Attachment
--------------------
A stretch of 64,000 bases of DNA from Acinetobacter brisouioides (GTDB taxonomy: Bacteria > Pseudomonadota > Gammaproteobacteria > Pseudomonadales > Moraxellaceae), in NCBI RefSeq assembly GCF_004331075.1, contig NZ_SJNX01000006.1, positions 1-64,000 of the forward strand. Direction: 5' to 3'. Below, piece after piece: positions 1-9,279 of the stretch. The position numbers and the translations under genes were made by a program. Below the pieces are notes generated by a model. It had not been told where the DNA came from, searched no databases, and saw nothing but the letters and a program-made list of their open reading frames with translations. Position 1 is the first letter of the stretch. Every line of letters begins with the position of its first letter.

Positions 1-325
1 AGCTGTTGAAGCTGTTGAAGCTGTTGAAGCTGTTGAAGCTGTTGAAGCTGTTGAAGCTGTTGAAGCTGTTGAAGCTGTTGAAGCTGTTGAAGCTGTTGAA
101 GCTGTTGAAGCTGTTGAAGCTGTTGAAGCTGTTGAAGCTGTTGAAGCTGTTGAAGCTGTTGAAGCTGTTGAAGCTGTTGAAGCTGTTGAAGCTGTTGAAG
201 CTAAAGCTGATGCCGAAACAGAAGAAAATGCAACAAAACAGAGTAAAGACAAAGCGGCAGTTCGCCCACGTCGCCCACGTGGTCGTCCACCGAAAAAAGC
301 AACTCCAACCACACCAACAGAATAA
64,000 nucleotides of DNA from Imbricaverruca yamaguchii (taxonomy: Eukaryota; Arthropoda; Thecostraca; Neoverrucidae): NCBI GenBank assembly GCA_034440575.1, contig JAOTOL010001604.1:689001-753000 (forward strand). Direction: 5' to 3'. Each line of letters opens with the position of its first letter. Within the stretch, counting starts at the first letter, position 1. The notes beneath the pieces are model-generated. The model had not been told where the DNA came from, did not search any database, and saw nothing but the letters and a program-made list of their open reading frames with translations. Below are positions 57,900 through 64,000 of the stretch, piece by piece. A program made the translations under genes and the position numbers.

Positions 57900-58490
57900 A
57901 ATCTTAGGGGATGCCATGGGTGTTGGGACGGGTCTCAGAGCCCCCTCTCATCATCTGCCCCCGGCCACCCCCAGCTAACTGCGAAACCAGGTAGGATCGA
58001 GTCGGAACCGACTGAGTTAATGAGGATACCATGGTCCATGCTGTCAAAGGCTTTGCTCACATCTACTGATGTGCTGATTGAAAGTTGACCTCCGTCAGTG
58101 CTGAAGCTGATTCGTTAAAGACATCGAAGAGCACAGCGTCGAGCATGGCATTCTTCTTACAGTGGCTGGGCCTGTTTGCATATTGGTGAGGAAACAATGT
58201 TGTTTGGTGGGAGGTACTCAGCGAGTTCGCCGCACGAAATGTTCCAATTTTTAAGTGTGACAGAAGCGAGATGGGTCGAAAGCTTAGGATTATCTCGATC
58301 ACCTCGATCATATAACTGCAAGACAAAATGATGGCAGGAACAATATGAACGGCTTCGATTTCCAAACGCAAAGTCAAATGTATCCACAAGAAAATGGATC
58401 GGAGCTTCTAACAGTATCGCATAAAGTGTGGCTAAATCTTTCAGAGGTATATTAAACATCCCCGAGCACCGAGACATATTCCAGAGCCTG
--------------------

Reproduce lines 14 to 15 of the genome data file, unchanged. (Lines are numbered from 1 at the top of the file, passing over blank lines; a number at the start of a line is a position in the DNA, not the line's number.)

58301 ACCTCGATCATATAACTGCAAGACAAAATGATGGCAGGAACAATATGAACGGCTTCGATTTCCAAACGCAAAGTCAAATGTATCCACAAGAAAATGGATC
58401 GGAGCTTCTAACAGTATCGCATAAAGTGTGGCTAAATCTTTCAGAGGTATATTAAACATCCCCGAGCACCGAGACATATTCCAGAGCCTG